There are strong feelings and opinions on the age limit and potential solutions but the problem at its core is that there is no clean solution, no blueprint that works for everyone. Having a rigid ban may keep most NBA folks out of high school gyms (“the word ‘unseemly’ comes to mind,” said former commissioner David Stern, who negotiated for and secured the age limit in 2005) and reduce some crushing prep-to-pros washouts like Cooke and Robert Swift are the arguments for the age limit, but it also takes a year off the next LeBron’s NBA career and forces a group of star athletes into a college system ill-suited to do right by them.
The NBA has argued that mandating college has helped in terms of marketing and talent evaluation, but those cases are flawed at best. The league benefited from players like Larry Bird and Magic Johnson having made their stars before coming to the NBA but the media landscape has changed immensely since 1979. College stars no longer are en vogue or huge marketing tools; take a look at the disparate careers of J.J. Redick and Jimmer Fredette, both winners of national player of the year awards in college whose success translated quite differently in the NBA.
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As legendary agent Arn Tellem tells Abrams, “That group of [high school] players by far is the most successful, the most marketable, the most highly compensated, and the most decorated as far as achievement of any group of players in the last twenty years since Kevin Garnett went pro.” That argument is bolstered by the research of sports law analyst Michael A. McCann in 2004, which included the finding that only three players who made the jump from high school and signed with agents could not make a living playing the sport. The separation between college fame and NBA success is unsurprising because even players like Shane Battier and Tim Duncan who were already household names upon entering the league (before the age limit) and eventually long-time pros saw their impact depend primarily on NBA dominance rather than prior name recognition.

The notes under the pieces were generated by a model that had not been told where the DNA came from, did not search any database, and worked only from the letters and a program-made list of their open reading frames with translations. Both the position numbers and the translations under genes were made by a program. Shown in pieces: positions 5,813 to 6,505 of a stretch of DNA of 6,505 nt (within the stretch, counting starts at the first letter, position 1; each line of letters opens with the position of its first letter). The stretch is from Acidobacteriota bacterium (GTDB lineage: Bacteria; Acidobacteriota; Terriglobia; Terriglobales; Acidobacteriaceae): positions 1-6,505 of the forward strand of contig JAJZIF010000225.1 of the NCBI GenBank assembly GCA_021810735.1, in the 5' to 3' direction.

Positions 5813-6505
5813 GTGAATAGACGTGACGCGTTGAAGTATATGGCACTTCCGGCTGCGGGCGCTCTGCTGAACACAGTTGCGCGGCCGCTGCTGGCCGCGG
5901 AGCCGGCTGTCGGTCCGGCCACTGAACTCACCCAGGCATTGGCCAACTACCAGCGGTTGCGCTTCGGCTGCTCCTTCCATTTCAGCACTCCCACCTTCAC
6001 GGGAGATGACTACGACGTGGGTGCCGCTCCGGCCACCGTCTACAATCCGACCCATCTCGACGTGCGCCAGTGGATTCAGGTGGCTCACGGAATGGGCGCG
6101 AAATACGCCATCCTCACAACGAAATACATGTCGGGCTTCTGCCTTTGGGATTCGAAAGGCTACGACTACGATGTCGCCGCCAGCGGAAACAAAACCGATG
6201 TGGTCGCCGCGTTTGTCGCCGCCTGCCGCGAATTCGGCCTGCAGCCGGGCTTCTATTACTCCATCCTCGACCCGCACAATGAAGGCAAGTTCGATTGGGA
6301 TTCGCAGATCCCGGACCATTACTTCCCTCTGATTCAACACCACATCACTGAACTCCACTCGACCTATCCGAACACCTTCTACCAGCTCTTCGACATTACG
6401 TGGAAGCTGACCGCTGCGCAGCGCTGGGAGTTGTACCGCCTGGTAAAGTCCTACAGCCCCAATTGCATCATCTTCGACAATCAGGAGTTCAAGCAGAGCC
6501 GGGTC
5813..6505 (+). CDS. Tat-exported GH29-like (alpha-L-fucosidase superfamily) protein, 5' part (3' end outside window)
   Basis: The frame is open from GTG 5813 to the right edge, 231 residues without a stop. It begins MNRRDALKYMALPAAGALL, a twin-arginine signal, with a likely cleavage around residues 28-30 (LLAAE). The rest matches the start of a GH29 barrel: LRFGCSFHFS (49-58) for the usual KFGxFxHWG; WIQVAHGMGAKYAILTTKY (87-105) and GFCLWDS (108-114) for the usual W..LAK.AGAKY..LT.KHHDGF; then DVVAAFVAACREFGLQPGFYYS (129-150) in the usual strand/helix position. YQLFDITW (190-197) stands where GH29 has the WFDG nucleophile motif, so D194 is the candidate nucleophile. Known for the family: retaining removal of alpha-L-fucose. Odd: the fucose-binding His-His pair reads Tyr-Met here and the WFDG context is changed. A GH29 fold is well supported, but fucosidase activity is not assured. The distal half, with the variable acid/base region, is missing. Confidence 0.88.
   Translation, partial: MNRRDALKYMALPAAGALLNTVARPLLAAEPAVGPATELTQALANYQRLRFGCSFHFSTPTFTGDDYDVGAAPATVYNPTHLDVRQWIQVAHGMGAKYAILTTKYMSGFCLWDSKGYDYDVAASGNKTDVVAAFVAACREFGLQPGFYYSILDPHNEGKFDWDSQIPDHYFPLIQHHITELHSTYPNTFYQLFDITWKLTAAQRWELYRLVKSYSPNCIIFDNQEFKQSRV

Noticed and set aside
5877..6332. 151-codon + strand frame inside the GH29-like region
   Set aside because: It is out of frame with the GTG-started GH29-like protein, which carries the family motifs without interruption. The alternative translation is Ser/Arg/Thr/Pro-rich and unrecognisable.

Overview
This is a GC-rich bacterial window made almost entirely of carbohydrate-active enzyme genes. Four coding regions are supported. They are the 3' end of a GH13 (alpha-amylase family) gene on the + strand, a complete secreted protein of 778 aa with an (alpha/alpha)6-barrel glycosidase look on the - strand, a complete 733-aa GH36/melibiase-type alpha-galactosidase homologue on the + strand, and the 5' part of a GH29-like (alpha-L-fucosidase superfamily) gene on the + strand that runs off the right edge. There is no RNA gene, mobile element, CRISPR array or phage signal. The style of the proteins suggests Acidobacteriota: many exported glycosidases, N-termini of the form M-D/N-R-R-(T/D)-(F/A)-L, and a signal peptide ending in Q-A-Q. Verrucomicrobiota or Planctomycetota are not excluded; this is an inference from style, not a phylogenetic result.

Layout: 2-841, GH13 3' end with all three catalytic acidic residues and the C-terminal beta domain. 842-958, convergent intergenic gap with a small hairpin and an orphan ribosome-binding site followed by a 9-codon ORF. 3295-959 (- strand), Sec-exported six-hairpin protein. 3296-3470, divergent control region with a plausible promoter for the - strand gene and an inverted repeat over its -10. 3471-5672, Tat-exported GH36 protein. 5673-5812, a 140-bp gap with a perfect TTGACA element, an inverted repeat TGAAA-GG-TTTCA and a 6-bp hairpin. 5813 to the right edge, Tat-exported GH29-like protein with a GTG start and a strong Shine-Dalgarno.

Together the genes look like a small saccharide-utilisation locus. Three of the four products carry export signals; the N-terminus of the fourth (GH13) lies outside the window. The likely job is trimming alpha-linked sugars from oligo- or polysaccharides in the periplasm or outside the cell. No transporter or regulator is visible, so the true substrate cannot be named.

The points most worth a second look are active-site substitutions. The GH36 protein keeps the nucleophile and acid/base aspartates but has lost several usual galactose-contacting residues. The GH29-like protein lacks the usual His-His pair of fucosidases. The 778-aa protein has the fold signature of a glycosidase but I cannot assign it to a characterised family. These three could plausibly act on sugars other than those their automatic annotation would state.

Part of Stern and current NBA commissioner Adam Silver’s rationale for the age limit was that it would allow for better team decision-making, but while barring kids from declaring for the Draft out of high school has prevented some Ndudi Ebi situations, it has done very little to save teams from themselves. One of the most notable examples after the age limit occurred when Jonny Flynn’s 2009 NCAA Tournament run convinced the Timberwolves to take him over Stephen Curry and Brandon Jennings, the American point guard whose year in Italy between high school and the NBA is discussed in Abrams’ book.
The biggest problem with the age limit is not a financial or individual issue but a moral one. As sneaker executive and youth basketball trailblazer Sonny Vaccaro as well as O’Neal, who declared for the draft out of high school in 1996, argue in the book, if someone possesses all the physical and mental tools to succeed in a field, keeping them out on age grounds is specious at best, particularly when their window for earning money in that field is far more limited than other professions. “We live in a country where [you] have the freedom to choose your occupation,” O’Neal tells Abrams. With the league’s current rookie scale, forcing players to wait at least one year also delays their first big contract and adds more time for potentially devastating injuries without workable financial safety nets.
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